How To Photograph Fireworks

 
Is your city putting on a massive display of fireworks this weekend? Or maybe just your neighbor Chip? Wherever the show is, here’s a few tips to capture those loud sparklies in all their glory.


Use a Tripod
Since you’ll be using longer shutter speeds it’s important to keep the camera steady.

If you find yourself out without a tripod, here are some other ways, some of which I have done myself, to help you steady your shot. Set the camera on a solid surface, and use an object or your hand under it to point the lens toward the fireworks. A garbage can, stroller handle, fence, or on a sweatshirt on the roof of a car.

With good holding technique, and the anti-shake features built into some camera’s and lenses you might get by okay without one. However, best results will always be achieved using a tripod or other solid support.


Framing
There are many effective ways to frame fireworks images.
 
  • Try a variety: Fill the frame, horizontal, vertical, include interesting scenery in the frame, etc.
  • Try not to get stuck at one focal length, if you can, try a variety of focal lengths. Zoom in on the display, and shoot wide.
  • Depending on your point of view, don’t forget to get a couple that include the spectators watching the show!
  • Keep an eye on your horizon. It’s real easy to forget to keep your camera level while you take your shots.
 
 
Camera Settings
If you have a point and shoot, check your manual to see if you can set controls manually. Alternatively you could check and see if your camera has a “fireworks” scene mode. It’s not magic and has no guarantees but it might be worth a try.
  • Remote or Timer - If you have a remote release this will further reduce camera shake. When you press the shutter release, even on a solid surface, some shake is introduced. A remote will help. If you don’t have a remote you can use the timer feature on your camera. If you can set the time, usually 2 seconds is sufficient.
  • Mode - Manual mode, definitely manual. You can sometimes get away with shutter or aperture, but manual gives you the control you will likely need.
  • Aperture Fireworks are fairly bright, so you should be able to get by with a smaller aperture. f/8 – f/16 to get more in focus.
  • Shutter Speed - I’ve done this a couple different ways. One is to experiment with the shutter speed setting and see what is turning out well. The other way is to use bulb and start the exposure at the beginning of the burst (or just after you hear the launch and anticipate the burst starting). You then wait until the burst is done to end the exposure. You’ll discover in your first couple of tests that it really doesn’t take that long to expose the fireworks since they are so bright. You may find yourself adjusting as you go too, but shouldn't have to change the settings too much.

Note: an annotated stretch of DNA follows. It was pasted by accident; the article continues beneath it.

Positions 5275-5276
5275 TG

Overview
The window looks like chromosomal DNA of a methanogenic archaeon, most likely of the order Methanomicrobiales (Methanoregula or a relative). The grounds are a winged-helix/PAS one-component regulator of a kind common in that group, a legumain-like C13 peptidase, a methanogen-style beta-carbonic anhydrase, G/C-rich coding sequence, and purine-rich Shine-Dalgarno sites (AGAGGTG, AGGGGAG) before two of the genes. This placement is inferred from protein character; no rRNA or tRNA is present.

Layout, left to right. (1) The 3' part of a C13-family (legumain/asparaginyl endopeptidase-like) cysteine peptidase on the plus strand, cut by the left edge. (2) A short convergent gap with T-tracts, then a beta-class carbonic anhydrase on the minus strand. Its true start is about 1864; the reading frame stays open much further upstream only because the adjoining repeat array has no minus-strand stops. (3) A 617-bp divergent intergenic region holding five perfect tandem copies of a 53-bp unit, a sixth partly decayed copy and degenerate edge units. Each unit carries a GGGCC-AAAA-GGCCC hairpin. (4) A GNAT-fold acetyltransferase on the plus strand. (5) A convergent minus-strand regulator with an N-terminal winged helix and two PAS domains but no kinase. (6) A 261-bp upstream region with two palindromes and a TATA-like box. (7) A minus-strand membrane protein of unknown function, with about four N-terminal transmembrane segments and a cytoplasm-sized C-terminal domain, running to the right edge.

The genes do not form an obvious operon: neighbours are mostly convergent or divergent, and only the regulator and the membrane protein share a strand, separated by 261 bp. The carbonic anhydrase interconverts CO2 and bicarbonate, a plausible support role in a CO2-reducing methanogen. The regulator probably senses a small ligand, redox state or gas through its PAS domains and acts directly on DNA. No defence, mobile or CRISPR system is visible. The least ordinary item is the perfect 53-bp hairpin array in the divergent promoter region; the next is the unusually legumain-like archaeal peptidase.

• ISO - Use the lowest ISO setting to help ensure the cleanest results possible.
  • Focus - If you are back a ways, focus your lens to infinity. Some prefer to find the focus point with auto, then switch to manual and leave it. Often, the fireworks create enough contrast to focus, as long as you're not trying to focus at the brightest point of the burst. After you nail focus you may want to switch to manual focus and leave it.
  • Flash – Don’t forget to turn it off!

Summary


Be flexible and make adjustments as you go.

  • Tripod and remote release or timer
  • Manual mode
  • Low ISO
  • Start with aperture around F/11 and experiment with shutter speed. If you are not getting the length of time you want, adjust the aperture as needed, and ISO if absolutely necessary. If you need to brush up on how shutter speed, aperture and ISO work together, read the Exposure Triangle Series.
  • You don't need a DSLR, the opening image in this article was taken with my old 4.3MP point and shoot.
     

Other Advice
 

Other random advice from my experience or that I have read...
 
The sky will start getting smoke filled. So be ready to start shooting when the fireworks start. Arrive early and get setup. If you want cleaner images you’ll get more of them at the start.
 
If you know where the wind is going, shoot upwind from it. That way smoke goes away from you and doesn’t get between you and the fireworks display.
 

If you have a variety of options for lens focal length, then further back is usually better than being right on top of the fireworks. This will give you many more framing options and make it easier to track the bursts. Another advantage of being back further is setting your lens to infinity for focus and leaving it there.

 
What fireworks tips do you have? (feel free to share a link to your photos)
Do you have a memory to share of watching fireworks in your town?

 

Comments

No comments posted.
Loading...
Subscribe
RSS
Archive
January February (7) March (1) April May June July August September October November December
January February March April May June July August September October November December
January February March April May June (1) July (3) August September (1) October November December
January February (1) March April May June July August September October November December
January February March April May June July August September (1) October November December
January February March April May June July August September October November December
January February March April May June July August September October November December
January February March April May June July August September October November December